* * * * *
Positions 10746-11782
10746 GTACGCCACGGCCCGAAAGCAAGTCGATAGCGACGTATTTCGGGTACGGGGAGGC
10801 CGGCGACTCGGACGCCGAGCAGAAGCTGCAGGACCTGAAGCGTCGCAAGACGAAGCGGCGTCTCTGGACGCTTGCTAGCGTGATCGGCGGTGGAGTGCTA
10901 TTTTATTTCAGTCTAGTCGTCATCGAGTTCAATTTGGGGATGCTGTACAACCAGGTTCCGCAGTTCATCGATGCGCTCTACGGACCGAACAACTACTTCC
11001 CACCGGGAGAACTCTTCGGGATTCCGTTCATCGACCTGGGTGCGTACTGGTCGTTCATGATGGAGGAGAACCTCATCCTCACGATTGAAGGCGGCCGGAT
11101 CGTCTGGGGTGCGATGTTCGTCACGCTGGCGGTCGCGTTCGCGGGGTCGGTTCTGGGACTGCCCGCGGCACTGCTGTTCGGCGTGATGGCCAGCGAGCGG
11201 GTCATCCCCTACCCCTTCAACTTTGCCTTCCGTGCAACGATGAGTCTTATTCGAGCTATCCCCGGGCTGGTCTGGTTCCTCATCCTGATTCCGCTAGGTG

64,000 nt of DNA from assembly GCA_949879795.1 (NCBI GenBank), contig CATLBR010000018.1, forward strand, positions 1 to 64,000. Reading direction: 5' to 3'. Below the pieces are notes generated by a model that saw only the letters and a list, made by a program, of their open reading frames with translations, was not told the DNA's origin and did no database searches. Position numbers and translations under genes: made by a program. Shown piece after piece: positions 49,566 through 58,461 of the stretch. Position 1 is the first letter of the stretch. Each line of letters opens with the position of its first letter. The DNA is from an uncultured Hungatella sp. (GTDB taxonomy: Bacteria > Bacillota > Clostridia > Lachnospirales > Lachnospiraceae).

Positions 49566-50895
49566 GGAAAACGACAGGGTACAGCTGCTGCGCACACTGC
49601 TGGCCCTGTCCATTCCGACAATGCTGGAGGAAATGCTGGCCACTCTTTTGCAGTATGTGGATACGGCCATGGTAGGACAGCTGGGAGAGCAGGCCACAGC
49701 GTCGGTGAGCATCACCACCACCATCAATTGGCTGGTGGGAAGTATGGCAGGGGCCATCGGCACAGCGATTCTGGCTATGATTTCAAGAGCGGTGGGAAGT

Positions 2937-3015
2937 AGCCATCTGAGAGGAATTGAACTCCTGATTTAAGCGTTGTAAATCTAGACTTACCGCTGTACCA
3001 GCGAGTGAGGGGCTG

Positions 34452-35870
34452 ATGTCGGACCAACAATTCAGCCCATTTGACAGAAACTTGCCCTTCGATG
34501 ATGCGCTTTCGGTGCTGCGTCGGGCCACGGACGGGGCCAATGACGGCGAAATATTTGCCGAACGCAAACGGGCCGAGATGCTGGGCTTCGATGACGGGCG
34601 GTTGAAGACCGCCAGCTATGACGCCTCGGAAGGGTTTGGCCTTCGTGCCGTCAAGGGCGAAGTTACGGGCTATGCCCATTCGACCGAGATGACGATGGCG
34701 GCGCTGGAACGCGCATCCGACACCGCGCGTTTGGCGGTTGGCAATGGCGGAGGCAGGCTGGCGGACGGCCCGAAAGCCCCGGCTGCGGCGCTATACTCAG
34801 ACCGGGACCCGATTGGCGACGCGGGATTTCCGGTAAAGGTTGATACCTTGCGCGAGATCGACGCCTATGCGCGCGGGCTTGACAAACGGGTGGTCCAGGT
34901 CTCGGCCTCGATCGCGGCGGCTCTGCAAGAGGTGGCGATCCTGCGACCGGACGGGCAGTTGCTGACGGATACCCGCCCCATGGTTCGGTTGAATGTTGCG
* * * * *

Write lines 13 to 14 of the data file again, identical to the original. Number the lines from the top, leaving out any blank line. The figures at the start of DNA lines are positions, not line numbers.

Positions 2937-3015
2937 AGCCATCTGAGAGGAATTGAACTCCTGATTTAAGCGTTGTAAATCTAGACTTACCGCTGTACCA